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Peru Plans Tramway to Fabled Ruins
August 28, 2013

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An aerial tramway is planned to make one of Peru's fabled relics a reality for most travelers.

The ruined city of Choquequirao is far less well-known than the famous Machu Picchu, yet the two are remarkably similar. Choquequirao is much harder to get to: Visitors must fly into Cuzco (the former Inca capital), drive four hours over mountain roads that often have floods or landslides, and then, at the end of the road, hike for at least 12 more hours. The number of visitors to this ruins, called the "cradle of gold" is a small handful.

The city is 9,950 feet high and ringed by steep dropoffs. Archaeologists think that the city was once a refuge for Inca who fled Cuzco after victory by Spanish conquistadors.

The government of the state, Apurimac, plans a $45 million tramway to bridge 400 people an hour along a 3-mile cable over a deep canyon that contains the Apurimac River. When the tramway opens in 2015, it is projected to carry 3,000 visitors a day. (Current estimates for Machu Picchu are 2,500 a day.)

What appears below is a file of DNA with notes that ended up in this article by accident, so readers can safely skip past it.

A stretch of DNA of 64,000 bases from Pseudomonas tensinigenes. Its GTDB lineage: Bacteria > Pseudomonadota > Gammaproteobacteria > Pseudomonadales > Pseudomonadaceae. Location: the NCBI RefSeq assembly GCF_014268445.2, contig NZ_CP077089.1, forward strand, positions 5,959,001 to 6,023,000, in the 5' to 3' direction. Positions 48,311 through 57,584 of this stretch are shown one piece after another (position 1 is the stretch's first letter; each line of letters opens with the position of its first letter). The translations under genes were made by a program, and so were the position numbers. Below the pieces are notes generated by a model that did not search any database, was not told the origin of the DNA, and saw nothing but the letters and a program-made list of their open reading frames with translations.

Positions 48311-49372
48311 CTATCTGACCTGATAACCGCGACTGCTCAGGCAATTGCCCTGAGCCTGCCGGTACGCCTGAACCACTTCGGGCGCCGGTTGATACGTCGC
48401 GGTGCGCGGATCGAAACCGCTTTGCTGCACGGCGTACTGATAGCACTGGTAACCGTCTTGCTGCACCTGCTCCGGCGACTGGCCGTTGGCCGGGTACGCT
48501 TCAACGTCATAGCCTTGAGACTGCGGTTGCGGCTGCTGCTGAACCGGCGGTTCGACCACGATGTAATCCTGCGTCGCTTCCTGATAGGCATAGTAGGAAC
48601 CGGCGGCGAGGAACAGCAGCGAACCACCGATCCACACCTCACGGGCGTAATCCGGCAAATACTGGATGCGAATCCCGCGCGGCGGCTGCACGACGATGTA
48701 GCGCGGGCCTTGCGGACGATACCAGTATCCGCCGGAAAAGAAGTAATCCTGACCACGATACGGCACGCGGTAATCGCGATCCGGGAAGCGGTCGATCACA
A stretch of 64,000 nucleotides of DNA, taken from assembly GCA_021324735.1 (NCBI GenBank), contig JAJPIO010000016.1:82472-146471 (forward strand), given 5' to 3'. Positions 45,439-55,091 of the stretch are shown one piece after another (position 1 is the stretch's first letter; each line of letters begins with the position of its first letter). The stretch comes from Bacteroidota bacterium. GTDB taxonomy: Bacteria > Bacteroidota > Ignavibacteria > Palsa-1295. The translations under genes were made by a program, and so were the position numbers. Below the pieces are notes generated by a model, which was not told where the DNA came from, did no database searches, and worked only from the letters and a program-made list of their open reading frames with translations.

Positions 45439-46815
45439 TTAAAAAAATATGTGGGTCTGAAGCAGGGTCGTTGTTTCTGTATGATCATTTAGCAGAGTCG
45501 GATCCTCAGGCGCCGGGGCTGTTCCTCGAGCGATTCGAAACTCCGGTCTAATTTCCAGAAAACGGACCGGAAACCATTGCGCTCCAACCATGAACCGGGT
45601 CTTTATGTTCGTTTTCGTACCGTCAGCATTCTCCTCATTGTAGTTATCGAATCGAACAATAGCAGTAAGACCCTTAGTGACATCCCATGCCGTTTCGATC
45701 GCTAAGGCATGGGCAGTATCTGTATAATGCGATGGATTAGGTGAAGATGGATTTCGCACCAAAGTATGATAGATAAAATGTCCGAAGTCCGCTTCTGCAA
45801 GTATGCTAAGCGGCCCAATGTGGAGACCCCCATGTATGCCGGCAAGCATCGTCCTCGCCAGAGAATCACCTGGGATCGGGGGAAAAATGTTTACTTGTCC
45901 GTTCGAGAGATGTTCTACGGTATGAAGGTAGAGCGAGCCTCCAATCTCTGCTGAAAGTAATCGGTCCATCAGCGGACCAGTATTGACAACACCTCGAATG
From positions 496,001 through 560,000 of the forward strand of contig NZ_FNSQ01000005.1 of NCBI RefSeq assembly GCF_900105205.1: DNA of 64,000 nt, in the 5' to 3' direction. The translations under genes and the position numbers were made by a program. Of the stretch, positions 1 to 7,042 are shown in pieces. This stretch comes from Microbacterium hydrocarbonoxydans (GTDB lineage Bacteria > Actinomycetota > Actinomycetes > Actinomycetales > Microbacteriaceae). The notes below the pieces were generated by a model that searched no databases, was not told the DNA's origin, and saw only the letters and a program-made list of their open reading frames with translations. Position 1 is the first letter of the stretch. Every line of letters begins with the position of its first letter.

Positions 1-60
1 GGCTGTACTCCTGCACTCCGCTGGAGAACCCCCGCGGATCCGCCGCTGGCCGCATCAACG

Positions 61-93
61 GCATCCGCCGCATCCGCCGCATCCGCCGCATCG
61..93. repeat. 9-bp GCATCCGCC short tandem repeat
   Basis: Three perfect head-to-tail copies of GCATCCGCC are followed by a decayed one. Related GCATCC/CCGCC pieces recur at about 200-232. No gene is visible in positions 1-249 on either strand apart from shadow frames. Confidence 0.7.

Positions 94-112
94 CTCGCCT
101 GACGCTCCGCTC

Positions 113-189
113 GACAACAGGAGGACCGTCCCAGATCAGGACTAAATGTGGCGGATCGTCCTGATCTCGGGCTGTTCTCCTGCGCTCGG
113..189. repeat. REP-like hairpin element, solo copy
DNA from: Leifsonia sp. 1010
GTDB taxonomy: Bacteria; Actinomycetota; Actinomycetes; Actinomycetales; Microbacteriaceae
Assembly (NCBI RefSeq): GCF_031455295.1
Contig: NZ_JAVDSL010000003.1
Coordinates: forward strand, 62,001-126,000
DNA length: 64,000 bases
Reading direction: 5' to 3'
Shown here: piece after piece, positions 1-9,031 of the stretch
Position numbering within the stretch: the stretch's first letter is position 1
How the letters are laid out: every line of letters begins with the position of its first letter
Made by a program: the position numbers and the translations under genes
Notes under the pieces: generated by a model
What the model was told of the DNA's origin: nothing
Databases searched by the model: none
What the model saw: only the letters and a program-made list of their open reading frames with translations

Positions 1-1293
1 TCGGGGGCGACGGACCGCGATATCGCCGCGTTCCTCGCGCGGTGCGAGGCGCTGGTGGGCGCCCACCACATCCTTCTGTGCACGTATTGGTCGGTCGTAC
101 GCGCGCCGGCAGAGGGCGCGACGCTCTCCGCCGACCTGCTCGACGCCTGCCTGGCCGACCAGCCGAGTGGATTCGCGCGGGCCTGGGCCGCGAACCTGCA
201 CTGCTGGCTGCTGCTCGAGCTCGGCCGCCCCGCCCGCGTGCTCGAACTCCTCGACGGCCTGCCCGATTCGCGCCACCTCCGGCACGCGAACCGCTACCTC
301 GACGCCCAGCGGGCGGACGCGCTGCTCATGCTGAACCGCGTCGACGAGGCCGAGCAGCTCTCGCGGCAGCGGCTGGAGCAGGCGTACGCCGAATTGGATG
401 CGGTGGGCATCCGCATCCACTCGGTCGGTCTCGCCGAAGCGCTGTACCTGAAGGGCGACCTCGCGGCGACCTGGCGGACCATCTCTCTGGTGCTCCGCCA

Already, construction companies from Andorra and Switzerland have expressed interest.

The tramway is part of a national plan put forward by President Ollanta Humala. The plan to boost tourism calls for other projects in each of the other 23 states in Peru.

 

 

 

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